Throughout the work day, phone calls take place. Sometimes you may hear me taping boxes while on the speaker phone. Other times, I'm writing coin descriptions. All calls are appreciated. Somewhere in a regular day, time is made for a health walk or some outdoor yard chores. End of day normally occurs with some self indulgence in the basement music room. Just last evening, I feel asleep while listening to an early Weather Report jazz recording.

I've worked my entire life starting at a young age of 12. This numismatic life is the best job and career imaginable. I'm my own boss and free to mold the GFRC business model into any direction that I see fit for supporting and growing the collector community. The number of new relationships made throughout the United States rivals that of my years in the semiconductor business. I could have never imagined the long term outcome when making that fateful decision to restart collecting coins during 1988 followed by joining the Liberty Seated Collectors Club during 1989 and seriously engaging in Liberty Seated Dime die variety research in 1992. Twenty-five years later, I'm sitting at a laptop and writing a Daily Blog each morning as a career. Simply Amazing and Thank You for being part of a Day in Numismatic Life...

Being a 21st Century Coin Dealer in the Online Domain

Days fly by when operating GFRC. Some individuals wonder why I am not present on the PCGS message board, not actively managing my Facebook page or not found on CCE. So let's walk through the day in the life of a coin dealer in the public domain.

During a typical GFRC day, there is a substantial amount of correspondence including requests for help and immediate attention that will consume precious time. Speaking with regular customers and consignors breaks up the monotony of sitting in an office processing coin images and writing descriptions and is always welcomed. However, there are phone calls and emails that drain my energy as I try to provide excellent service to the hobby. These type of correspondence demonstrate the vast educational opportunities in the numismatic hobby but there is little time when operating a one person coin business to support these needs. Here are a few typical examples...

Individuals have dug up "seated" coins thinking they are treasures and request my full attention to price them. One notable email from an unknown individual was entitled "You Need This Error Coin" with no personal message and included 12 poor quality images of an 1856 Medium O dime that had been harshly cleaned. This person thought he had a treasure or was taking some strong medications.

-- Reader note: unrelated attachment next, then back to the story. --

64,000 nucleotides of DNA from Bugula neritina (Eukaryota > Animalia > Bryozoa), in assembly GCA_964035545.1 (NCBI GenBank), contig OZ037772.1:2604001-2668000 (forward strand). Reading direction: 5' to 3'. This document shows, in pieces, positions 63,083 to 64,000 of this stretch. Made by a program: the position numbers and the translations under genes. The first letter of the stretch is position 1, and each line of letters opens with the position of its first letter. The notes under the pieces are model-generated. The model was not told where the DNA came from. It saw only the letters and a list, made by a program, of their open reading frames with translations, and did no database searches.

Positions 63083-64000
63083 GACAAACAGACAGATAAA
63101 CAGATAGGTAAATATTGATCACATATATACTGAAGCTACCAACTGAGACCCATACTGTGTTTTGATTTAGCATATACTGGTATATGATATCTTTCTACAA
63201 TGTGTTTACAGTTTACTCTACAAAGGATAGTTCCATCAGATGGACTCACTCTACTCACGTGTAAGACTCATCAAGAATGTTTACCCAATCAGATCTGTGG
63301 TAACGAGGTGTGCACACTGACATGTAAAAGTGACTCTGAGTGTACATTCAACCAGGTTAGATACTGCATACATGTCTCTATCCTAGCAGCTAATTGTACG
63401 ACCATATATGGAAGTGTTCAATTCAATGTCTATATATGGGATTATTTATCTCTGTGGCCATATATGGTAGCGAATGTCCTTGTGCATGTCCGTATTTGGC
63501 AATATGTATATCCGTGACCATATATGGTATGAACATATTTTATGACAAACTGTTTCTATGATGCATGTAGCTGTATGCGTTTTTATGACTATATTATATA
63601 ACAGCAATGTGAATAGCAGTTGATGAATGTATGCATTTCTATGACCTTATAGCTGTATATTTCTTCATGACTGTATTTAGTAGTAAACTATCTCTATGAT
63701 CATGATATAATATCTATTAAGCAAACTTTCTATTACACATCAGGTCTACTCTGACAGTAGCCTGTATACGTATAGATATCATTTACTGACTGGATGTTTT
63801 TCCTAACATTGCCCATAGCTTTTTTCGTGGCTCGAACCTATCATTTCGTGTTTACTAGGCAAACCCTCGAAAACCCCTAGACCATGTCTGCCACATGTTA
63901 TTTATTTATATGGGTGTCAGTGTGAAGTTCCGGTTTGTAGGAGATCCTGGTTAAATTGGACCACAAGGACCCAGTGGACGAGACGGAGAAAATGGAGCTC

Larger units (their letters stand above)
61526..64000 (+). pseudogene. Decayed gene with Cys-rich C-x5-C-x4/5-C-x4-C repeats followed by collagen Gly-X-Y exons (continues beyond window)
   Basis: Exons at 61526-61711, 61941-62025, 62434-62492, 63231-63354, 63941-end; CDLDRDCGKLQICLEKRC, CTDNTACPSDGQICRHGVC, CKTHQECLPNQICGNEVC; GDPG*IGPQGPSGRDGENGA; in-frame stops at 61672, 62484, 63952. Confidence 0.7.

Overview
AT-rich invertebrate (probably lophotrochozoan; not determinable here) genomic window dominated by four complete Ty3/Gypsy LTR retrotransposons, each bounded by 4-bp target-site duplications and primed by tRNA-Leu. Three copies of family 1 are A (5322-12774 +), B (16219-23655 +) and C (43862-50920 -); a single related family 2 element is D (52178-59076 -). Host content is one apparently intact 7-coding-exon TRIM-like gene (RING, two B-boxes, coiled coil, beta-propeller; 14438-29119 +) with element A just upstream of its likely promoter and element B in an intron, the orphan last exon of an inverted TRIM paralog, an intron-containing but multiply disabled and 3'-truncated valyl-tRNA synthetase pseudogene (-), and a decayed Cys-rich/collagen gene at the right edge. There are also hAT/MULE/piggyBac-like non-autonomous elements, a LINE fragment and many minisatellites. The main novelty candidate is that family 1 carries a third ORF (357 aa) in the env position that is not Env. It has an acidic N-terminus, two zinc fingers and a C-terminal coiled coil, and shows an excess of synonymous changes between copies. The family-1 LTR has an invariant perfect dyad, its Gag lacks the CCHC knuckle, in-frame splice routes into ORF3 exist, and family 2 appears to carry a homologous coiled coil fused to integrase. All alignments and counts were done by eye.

Then there are the phone calls with "what will you offer me for a coin" with just a verbal description of their "gem" coins. I typically ask for a cellphone image to make a determination and in many cases, none appear.

Or how about the phone calls requesting a traditional paper price list after seeing my Coin World ad. I've found these phone calls are typically from collectors in the deep south.

One individual wished to trade his coins for a GFRC inventory item but did not perform homework on the value of his coins. I receive some images and after assessing the potential value, determine the trade amount is much less than my coin. This individual says, "Oh you are correct" and then disappears. At least this individual took the time to send images. Other individuals will simply point me to their coins on a set registry or a message board and expect me to do the research for them.

And finally, the ongoing requests to purchase a low priced raw coin only if I will provide the service to have the coin graded...

The range of inquiries is broad and I try to help where possible but become more cynical for those who seek to capitalize on my time and free advice. The ongoing increase in spam emails is also troubling as their sophistication continue to grow. One must immediately make a decision on those emails to ignore/delete and those that could be worthwhile.